When Eren Nalani Martin-Beat moved to Las Vegas in the mid-2000s, she had no idea the city was known as Hawaii’s ninth island.
Martin-Beat is Native Hawaiian, but she was born and raised in Kansas. She didn’t grow up making trips to Vegas for vacations, sports tournaments or high school reunions, like so many people in Hawaii do.
But when work brought her to Las Vegas, it didn’t take long to spot signs of Hawaii in the desert.
There’s a magazine that caters to people from Hawaii. Scores of restaurants serving saimin and lau lau and Spam musubi. There are even a few of Waikiki’s ubiquitous ABC stores.
“We have (Hawaiian) festivals, music, food. We have everything,” Martin-Beat says. “But how do we sustain that and keep that going?”
Today, Martin-Beat is trying to start a Hawaiian-focused charter school to help kids stay connected to their heritage and culture. More than 900 students have been signed up on an interest list for the school.
Last summer, Martin-Beat stopped by a small public park near the airport to talk to families about the proposed school. It was blindingly hot — 103 degrees and climbing — but with the help of popup tents and water sprinklers, a few dozen Hawaiians were braving the heat to share a potluck picnic.
“We’re crazy. It’s going be 110 today, you know, and we’re out here in the sun,” said Cece Cullen. “Hawaiians gathering because it’s important to us … Making these connections, building these bridges, keeping our traditions alive.”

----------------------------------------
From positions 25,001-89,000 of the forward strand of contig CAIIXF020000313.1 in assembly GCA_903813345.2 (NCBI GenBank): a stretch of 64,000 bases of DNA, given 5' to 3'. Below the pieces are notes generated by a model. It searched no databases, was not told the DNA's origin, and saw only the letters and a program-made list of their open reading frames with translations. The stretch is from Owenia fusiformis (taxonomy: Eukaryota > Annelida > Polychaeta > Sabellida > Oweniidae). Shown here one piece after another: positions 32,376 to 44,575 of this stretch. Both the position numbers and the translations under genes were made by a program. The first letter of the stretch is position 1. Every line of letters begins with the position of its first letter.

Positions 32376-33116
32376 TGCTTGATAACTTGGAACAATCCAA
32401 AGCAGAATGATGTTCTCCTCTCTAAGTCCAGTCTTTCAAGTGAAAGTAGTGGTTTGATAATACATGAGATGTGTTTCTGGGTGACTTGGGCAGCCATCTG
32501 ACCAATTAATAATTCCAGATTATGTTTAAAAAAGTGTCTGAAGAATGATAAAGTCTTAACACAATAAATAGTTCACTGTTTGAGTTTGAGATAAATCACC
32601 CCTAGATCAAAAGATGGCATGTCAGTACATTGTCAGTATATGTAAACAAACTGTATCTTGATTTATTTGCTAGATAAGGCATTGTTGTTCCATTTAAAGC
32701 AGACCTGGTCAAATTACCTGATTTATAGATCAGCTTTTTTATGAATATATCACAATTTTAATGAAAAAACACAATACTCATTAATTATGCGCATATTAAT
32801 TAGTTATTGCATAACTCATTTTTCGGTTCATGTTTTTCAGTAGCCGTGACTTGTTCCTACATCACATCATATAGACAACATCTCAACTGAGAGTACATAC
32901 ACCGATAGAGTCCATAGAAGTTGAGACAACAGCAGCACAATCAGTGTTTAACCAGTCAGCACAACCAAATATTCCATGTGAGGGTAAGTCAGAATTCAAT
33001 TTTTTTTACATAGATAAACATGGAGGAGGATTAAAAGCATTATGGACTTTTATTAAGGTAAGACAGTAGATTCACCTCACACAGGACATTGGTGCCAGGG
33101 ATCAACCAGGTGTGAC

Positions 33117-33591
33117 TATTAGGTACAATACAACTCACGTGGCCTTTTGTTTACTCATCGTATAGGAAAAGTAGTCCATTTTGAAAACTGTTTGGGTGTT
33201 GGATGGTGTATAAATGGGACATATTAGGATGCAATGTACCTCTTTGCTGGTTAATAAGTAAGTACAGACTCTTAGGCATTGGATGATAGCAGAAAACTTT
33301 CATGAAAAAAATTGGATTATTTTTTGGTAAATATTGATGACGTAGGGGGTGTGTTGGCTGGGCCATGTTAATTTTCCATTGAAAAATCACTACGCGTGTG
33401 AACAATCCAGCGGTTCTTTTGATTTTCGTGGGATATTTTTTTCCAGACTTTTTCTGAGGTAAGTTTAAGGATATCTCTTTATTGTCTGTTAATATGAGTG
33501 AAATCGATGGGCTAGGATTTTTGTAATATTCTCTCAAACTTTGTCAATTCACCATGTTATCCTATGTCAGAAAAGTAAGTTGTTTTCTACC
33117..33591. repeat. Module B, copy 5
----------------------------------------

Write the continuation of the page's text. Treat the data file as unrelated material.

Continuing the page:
So how exactly did Las Vegas become such a hub for Hawaiians?
The answer involves a struggling casino, the power of local connections, and Coors beer.
Native Hawaiians have been in Las Vegas since the gambling mecca’s early years.
In fact, it was two Native Hawaiians who pioneered the lounge entertainment scene in Las Vegas in the 1950s.
But it wasn’t until the mid-70s that Hawaiians began moving to Las Vegas in sizable numbers. That’s when a man named Sam Boyd opened The California Hotel and Casino in Las Vegas.
This story is part of a podcast series about the Hawaiian diaspora.
In Far From Home, host Kuʻu Kauanoe takes a hard look at why Hawaiians are leaving the islands today and tells surprising stories from history about Hawaiians who left long ago.